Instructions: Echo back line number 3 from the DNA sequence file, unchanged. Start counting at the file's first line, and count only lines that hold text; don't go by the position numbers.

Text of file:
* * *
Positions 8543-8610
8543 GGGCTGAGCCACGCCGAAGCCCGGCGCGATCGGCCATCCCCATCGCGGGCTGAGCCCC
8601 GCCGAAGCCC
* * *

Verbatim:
8601 GCCGAAGCCC